Maybe Nairobi is the African Paris.

I might be exaggerating, for I am, really, infatuated with this city.

I have seen only little, and I know that Nairobi has much more to offer than what I’m able to conceive. But because conception proceeds imagination, I must say, so far, my expectations have been met.

First the abundant green, the defiant mother Nature as she makes her way into the daily lives of busy Kenyans. Roads and buildings rise but not above those tall, dark and handsome… trees. With blooming pink flowers. It’s different.

Second, its’ shy mountainous structure. You won’t notice (probably because you’ll be distracted by the scent of Chapati, at the restaurant just down the street), but if you choose to be a walker in Nairobi, you will find yourself climbing mountains.

I suppose this is an explanation for all the running Kenyans are usually praised for?

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I saw this walking, and what pleased me wasn’t the fact that a former Mozambican leader is being celebrated in the streets of downtown Nairobi, but the fact that hospitality in this country is not limited to a street name. I really do feel at home. I feel comfortable, too comfortable, almost, that I am naturally inclined to trust every person I see. I long for the opportunity to hear the slow-paced and almost poetic Kenyan accent that slips into the English language; or the sudden switch to the national language, Kiswahili, as people interact so vividly with each other. The “sawa sawa”s and the “50 bob” it takes to ride a Matatu.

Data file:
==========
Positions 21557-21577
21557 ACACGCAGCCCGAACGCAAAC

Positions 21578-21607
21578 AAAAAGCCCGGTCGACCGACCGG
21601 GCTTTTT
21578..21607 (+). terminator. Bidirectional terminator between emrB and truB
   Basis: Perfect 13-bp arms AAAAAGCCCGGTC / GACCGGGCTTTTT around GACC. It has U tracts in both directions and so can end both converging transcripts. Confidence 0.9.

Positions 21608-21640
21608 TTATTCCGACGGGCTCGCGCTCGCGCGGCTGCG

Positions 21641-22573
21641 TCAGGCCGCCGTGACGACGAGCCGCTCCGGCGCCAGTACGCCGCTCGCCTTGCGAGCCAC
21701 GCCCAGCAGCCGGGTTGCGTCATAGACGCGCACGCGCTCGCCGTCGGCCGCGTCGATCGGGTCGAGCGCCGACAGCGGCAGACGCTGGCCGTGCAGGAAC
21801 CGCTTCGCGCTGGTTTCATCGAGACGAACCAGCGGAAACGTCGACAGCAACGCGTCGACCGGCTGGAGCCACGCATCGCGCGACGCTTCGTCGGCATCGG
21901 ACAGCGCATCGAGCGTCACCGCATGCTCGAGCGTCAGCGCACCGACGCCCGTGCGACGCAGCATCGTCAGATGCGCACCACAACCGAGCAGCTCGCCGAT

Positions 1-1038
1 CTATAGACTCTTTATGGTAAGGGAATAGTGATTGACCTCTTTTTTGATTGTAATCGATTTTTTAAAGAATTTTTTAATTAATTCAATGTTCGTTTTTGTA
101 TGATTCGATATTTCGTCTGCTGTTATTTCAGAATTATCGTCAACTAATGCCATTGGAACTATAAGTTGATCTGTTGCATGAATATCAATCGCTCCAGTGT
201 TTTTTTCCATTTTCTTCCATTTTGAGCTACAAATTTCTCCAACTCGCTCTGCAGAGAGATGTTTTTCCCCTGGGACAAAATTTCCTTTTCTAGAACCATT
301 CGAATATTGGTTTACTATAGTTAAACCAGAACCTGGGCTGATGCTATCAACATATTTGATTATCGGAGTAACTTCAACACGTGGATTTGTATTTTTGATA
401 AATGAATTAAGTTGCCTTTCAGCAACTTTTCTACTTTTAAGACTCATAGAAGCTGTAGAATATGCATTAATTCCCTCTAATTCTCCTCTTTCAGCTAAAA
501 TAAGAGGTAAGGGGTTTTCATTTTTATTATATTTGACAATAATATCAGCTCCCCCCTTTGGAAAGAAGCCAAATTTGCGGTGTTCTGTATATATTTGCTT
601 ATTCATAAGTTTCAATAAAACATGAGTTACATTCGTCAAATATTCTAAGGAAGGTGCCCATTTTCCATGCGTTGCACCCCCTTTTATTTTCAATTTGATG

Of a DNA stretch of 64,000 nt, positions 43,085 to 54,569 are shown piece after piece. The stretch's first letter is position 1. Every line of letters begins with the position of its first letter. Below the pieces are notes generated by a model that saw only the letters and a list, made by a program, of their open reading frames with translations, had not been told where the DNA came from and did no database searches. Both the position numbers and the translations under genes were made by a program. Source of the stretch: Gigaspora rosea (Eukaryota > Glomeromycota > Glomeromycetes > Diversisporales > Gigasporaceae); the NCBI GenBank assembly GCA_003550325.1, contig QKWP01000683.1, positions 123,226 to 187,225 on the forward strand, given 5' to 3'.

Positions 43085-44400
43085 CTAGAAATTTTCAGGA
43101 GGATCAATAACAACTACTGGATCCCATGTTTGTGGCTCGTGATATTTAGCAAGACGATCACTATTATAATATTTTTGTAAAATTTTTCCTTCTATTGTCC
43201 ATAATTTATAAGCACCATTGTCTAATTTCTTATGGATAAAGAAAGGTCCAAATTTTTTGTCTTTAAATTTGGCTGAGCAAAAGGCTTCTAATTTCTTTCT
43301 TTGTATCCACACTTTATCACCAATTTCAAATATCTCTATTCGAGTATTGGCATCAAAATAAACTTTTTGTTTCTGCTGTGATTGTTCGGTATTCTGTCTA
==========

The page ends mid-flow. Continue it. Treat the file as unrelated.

Though a language I do not understand, yet, I cannot help but wish to understand it. I’m not staying here for long enough, but I hope that, by the time I leave, I will take with me the whispers that Nairobi so generously entrusted me with.

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